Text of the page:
Colorado Springs Mayor Bach touting regional stormwater solutions, eschews tax increase to pay for them

Flooding in Colorado Springs June 6, 2012
Flooding in Colorado Springs June 6, 2012

From The Pueblo Chieftain (Chris Woodka):

Mayor Steve Bach acknowledged that Fountain Creek stormwater control is a regional issue, but said his job is to look after his own “sandbox.”

“We know it has to be a regional solution,” Bach told a gathering of El Paso County elected officials, including mayors from five other cities, Thursday. “But don’t expect me to sign off on a tax increase.”

That said, Bach said it would be the job of Colorado Springs City Council and El Paso County commissioners to determine the budget, but his responsibility is to make sure the money is spent wisely. He acknowledged that upstream users have an obligation to relieve downstream problems caused by development or deteriorating infrastructure.

Bach provided a list of stormwater projects in this year’s budget that total $24.8 million. The money will make a small dent in the city’s $534 million backlog of stormwater projects. The figure includes $11 million in new funds and $13.8 million in carryover funds from 2013 — money that was budgeted but never spent. It also includes wildfire mitigation funds that were not envisioned in 2009, when Colorado Springs made commitments on Fountain Creek flood control to downstream users in Pueblo County as part of its permit process for Southern Delivery System.

At the same time, El Paso County has a backlog of $189 million in stormwater projects, some of which overlap Colorado Springs boundaries. Meanwhile, Fountain has compiled its own list of $40 million in needed flood control projects.

Councilwoman Jan Martin repeated council’s concerns that a sustainable funding source is needed to meet SDS requirements and to protect Colorado Springs.

“I think the public is looking for us to come up with one solution, not multiple solutions,” Martin said. “We’re not that far apart.”

After the meeting, Council President Keith King said Pueblo needs to be included in regional discussions.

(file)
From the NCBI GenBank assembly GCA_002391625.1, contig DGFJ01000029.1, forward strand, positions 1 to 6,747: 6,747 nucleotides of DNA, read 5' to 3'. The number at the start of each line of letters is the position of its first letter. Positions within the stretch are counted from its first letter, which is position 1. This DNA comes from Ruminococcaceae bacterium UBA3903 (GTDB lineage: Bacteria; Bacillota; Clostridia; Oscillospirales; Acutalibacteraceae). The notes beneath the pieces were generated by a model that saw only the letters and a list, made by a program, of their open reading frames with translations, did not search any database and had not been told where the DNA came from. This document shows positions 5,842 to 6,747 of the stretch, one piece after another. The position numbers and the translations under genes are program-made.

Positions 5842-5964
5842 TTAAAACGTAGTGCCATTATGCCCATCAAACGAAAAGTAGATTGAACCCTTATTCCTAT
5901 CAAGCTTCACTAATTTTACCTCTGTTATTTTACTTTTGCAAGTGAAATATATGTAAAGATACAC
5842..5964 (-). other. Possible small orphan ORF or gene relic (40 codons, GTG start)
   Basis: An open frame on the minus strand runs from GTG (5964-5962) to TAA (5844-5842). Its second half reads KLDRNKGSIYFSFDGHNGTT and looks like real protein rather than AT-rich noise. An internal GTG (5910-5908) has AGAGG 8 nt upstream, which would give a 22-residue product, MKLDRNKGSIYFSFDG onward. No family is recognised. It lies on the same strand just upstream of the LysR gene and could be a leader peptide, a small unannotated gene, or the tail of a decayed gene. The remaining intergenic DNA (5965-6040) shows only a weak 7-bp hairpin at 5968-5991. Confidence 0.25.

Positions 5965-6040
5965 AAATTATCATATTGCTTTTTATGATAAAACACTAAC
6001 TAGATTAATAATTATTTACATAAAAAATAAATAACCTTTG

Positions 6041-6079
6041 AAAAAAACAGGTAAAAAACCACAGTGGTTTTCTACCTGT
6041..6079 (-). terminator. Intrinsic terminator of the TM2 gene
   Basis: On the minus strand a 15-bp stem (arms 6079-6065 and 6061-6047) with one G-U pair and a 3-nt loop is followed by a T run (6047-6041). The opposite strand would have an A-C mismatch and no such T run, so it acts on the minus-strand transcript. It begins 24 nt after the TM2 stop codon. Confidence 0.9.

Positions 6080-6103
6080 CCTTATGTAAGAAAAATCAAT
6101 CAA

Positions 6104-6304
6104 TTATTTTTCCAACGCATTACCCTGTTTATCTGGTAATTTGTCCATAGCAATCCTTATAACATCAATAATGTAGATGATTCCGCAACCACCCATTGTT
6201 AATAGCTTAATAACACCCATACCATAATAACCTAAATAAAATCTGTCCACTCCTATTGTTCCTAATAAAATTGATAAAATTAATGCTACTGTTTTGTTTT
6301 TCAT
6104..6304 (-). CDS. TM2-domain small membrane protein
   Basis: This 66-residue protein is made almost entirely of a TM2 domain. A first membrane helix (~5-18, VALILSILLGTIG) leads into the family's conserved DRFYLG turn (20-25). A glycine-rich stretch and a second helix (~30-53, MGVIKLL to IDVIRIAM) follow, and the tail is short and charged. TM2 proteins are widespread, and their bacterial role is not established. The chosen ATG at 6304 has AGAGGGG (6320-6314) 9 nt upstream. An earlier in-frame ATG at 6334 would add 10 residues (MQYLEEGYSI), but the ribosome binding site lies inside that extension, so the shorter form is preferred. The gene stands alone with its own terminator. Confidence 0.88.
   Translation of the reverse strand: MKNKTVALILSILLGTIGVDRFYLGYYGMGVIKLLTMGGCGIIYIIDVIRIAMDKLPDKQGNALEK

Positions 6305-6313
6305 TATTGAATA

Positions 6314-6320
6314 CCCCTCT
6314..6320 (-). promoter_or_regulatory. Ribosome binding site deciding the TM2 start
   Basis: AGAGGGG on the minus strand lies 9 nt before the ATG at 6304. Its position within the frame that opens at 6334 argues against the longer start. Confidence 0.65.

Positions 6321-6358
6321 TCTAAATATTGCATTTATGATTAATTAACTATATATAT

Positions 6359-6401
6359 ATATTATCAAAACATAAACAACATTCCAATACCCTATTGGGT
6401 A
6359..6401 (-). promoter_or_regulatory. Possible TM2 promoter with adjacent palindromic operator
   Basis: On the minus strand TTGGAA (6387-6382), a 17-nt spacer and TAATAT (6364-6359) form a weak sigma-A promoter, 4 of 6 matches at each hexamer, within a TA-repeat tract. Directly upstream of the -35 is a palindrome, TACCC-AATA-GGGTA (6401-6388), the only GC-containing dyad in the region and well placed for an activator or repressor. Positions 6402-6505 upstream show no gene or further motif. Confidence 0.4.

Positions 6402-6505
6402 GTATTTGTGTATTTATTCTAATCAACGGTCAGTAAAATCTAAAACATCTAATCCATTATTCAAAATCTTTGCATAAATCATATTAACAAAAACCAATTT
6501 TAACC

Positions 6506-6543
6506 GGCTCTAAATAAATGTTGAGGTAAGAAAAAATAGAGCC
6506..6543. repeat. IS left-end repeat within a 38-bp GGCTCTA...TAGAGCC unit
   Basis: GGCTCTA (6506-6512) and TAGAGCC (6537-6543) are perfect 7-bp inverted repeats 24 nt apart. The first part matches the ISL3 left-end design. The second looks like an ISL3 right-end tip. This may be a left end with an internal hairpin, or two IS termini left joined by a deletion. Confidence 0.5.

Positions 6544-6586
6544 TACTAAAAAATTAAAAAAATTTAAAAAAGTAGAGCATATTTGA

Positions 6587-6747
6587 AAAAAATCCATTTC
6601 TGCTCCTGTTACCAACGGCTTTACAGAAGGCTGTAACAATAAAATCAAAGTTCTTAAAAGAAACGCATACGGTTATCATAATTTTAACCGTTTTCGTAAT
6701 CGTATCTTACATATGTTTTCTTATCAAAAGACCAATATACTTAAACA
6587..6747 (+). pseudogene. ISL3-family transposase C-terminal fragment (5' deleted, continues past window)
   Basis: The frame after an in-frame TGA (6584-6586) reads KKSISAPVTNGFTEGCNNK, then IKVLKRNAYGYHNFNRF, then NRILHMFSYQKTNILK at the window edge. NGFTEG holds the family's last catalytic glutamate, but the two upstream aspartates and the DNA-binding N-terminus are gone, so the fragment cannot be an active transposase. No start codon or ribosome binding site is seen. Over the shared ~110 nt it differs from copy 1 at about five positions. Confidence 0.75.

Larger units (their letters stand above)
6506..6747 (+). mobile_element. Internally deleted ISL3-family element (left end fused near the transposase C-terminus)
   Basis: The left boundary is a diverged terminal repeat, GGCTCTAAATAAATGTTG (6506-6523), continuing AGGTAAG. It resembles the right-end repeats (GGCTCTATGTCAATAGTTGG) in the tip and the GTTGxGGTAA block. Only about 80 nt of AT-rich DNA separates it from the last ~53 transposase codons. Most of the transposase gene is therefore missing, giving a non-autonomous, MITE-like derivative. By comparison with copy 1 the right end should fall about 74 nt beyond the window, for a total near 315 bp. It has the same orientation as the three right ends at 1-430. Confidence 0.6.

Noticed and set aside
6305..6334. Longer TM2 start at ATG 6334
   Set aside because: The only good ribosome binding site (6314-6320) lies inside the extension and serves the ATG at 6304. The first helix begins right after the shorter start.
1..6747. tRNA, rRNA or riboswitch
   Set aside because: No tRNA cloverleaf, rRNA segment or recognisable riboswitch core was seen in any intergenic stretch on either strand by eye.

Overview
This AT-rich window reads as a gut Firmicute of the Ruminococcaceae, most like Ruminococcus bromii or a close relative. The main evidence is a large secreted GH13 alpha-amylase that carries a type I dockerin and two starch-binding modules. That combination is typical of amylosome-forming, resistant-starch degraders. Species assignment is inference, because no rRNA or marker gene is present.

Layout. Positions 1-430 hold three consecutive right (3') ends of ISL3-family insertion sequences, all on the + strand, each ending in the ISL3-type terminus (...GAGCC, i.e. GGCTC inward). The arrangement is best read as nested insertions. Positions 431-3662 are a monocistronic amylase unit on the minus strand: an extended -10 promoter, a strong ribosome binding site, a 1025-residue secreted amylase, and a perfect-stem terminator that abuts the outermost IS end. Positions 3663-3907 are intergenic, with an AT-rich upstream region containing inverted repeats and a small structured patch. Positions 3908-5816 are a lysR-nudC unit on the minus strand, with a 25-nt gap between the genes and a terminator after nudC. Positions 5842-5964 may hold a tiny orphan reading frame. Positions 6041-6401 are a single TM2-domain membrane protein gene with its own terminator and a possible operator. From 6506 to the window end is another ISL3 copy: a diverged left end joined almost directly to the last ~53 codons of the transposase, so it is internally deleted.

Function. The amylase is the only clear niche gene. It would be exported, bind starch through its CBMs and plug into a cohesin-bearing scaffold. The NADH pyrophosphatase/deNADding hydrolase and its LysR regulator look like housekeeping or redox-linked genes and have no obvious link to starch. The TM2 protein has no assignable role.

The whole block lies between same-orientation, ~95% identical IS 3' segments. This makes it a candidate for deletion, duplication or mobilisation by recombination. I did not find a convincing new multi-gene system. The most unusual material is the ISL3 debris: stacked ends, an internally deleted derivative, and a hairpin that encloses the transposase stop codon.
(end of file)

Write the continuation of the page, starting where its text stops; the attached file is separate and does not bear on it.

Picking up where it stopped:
“I would hope that any regional solution includes Pueblo County and the city of Pueblo,” King said. “We need to look to the Fountain Creek watershed district for a solution.”

A regional task force that has been meeting for the past two years plans to make recommendations for a sustainable funding solution by the end of February, El Paso County Commissioner Amy Lathen said.

In the past, Bach has resisted any solution that would increase taxes.

Meanwhile here’s a report about a recent study of stormwater issues from Matt Steiner writing for The Colorado Springs Gazette. Here’s an excerpt:

Dave Munger, of the Pikes Peak Runoff and Flood Control Task Force, which is comprised of business leaders, city councilors, county commissioners, water district representatives and Colorado Springs Utilities representatives, presented the results of the November survey at the [El Paso County] commissioners regular meeting on Tuesday. The survey of 402 county voters showed most favor a regional solution with a steady stream of funding, but are adamant that the money shouldn’t come from added sales and property taxes or fees for El Paso County residents.

Hisey stressed that in order to find a long-term solution, however, new taxes and fees will likely be an inevitable reality…

Munger’s presentation Tuesday showed that flood coverage by media and several public meetings have kept awareness high since the first flash flood closed Highway 24 near Cascade on June 30, 2012, shortly after the Waldo Canyon Fire was contained.

While 61 percent of those surveyed said they had not been personally impacted by the flooding, 64 percent said flood control and storm runoff is “very important” to the entire Pikes Peak region.

The survey also took into consideration a series of mid-September floods that reached from southern El Paso County along the entire Front Range north to the Wyoming border. During those storms, thousands of people were displaced, roadways were washed out and 10 people were killed, including two in El Paso County.

Hisey said the next step in battling floods and regional stormwater issues is to “come up with some good ideas that might solve the problem” that will compliment several projects that have already been done by the county, the city of Colorado Springs, the U.S. Forest Service and Colorado Department of Transportation. He said the task force plans to heed the results of the survey and have solid recommendations by the end of February for the best possible long-term plan.

More stormwater coverage here.

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